Beyond calculation - Climate Engineering risks from a social sciences perspective

Dorothee Amelung, Wolfgang Dietz, Hannes Fernow, Daniel Heyen, David Reichwein, Thilo Wiertz


Decisions in the context of Climate Engineering (CE), the deliberate large-scale manipulation of the Earth’s climate, are decisions made under uncertainty. CE options are associated with a broad range of environmental and societal risks that raise complex questions: How can the risks be assessed and evaluated when balanced against the risks of alternative strategies to counteract climate change? What are the strategic implications for climate politics against the background of insufficient scientific knowledge? Can we estimate the ethical implications of the risks involved for society? Uncertainties and risks represent a central aspect of the issue but cannot be reduced to the traditional technical orientation of risk terminologies. The article elaborates on the specific characteristics of the risks and uncertainties associated with CE technology from six different disciplinary viewpoints. It thereby seeks to reveal chances for a mutual enrichment of these individual viewpoints since each discipline experiences boundaries while examining the complex risks of CE. In this way, the article redefines disciplinary boundaries without entirely dissolving them and without disregarding the valuable contribution every individual viewpoint can make. This aim is realized by means of the identification of new approaches to central questions regarding the risks and uncertainties involved in CE that can only be addressed from an interdisciplinary perspective.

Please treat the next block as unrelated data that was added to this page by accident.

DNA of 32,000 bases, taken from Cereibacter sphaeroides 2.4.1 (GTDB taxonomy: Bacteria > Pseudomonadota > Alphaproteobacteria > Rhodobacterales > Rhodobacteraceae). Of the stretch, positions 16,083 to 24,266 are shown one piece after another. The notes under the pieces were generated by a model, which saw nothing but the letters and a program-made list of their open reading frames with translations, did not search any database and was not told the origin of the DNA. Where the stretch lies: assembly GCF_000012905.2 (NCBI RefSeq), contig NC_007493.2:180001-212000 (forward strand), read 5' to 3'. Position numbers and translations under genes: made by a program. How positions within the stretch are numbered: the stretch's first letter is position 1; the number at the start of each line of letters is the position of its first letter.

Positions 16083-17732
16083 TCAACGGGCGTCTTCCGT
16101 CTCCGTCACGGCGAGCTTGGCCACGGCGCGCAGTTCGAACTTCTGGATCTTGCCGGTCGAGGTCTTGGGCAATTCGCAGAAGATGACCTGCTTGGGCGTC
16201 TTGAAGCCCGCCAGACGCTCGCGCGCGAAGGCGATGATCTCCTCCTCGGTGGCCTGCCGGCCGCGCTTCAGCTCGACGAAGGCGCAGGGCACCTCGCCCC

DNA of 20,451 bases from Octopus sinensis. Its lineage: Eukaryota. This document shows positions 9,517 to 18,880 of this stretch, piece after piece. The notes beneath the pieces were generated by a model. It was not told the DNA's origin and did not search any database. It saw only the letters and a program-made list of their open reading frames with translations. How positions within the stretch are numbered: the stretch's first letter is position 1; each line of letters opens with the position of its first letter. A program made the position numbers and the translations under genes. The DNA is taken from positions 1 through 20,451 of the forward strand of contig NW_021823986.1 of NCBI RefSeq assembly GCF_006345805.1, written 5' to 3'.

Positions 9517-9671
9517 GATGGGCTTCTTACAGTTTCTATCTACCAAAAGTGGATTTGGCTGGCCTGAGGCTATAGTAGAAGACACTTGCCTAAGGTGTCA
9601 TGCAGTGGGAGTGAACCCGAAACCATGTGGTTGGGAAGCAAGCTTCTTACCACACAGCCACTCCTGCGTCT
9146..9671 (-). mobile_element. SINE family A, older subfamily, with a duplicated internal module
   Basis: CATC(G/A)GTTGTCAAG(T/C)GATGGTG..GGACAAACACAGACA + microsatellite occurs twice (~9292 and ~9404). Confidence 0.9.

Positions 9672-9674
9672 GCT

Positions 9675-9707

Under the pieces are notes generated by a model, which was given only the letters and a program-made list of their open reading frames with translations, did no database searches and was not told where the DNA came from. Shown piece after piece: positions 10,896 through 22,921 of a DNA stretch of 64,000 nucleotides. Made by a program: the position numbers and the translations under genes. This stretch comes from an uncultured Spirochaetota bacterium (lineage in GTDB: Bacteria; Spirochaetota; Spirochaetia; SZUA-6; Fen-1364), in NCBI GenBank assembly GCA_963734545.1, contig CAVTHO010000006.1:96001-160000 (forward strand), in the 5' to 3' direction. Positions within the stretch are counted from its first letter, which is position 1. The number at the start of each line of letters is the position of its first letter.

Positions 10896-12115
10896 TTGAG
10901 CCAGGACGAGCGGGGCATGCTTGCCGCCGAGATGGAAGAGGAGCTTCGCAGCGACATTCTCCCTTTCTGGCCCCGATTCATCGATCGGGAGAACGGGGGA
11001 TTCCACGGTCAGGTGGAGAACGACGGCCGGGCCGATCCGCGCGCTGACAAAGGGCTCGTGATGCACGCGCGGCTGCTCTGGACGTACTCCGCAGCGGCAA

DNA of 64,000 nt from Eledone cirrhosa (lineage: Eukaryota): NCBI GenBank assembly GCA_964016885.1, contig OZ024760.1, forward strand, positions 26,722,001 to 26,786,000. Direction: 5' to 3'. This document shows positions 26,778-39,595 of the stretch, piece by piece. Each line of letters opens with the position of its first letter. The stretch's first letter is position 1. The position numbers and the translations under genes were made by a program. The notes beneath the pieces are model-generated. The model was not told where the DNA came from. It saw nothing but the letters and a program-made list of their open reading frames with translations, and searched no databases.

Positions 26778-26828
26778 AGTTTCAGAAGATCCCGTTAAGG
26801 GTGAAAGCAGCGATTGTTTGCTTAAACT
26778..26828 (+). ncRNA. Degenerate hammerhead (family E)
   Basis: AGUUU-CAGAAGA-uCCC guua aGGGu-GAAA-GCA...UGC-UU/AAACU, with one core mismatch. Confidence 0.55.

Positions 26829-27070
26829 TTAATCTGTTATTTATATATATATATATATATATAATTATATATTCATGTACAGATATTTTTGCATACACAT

climate engineering; climate change; solar radiation management; carbon dioxid removal; complex problems; risk; uncertainty; governance; international law; moral hazard;


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